Keywords: Leber's hereditary optic neuropathy, mitochondria, ND1, ND4, ND6


How to cite this article:
Manickam AH, Michael MJ, Ramasamy S. Mitochondrial genetics and therapeutic overview of Leber's hereditary optic neuropathy. Indian J Ophthalmol 2017;65:1087-92

How to cite this URL:
Manickam AH, Michael MJ, Ramasamy S. Mitochondrial genetics and therapeutic overview of Leber's hereditary optic neuropathy. Indian J Ophthalmol [serial online] 2017 [cited 2019 Dec 14];65:1087-92. Available from: http://www.ijo.in/text.asp?2017/65/11/1087/218044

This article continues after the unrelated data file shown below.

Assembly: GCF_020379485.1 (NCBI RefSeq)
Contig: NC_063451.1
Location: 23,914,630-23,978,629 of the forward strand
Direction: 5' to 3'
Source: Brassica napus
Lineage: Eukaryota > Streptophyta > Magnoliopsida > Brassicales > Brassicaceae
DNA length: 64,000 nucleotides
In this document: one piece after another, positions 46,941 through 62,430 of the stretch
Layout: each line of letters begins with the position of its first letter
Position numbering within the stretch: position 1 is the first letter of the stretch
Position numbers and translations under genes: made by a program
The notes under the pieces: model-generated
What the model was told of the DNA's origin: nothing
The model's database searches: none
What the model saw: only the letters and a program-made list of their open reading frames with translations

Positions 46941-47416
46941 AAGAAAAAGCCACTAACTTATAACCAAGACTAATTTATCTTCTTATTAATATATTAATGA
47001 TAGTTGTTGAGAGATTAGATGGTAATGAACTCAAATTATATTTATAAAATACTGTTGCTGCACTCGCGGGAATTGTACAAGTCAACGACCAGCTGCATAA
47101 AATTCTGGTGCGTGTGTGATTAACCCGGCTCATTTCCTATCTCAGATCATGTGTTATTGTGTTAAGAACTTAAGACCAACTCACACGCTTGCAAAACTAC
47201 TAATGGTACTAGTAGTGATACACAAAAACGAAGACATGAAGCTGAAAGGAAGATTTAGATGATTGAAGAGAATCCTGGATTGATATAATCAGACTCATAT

The blinding disease with maternal mode of inheritance is Leber's hereditary optic neuropathy (LHON). This condition was first reported in 1871 by Theodore Leber, an ophthalmologist from Germany, who described this as a distinctive clinical unit.[1] Mutations in the genes of mitochondria induce apoptosis of retinal ganglion cells (RGCs) by decreasing the production of adenosine triphosphates (ATPs) and elevating oxidative stress.[2] The dead RGCs are then unable to send vision signals to the brain thereby the output is improperly processed causing blindness and extreme visual damage. Usually, this vision loss progresses from a few days to weeks and is painless, but in rare cases cause discomfort due to inflammation of the optic nerves. Loss of RGC happens in around 50% male and about 10%–15% female patients. Recovering the lost vision is possible depending on the mutation present.[3] LHON is not age dependent as it affects people in all age groups, but men around the age of 20 and 30 are reported to be the most affected. At first, one eye is found to be affected but after a gap of a few months to years, the second eye also develops the symptom.[4]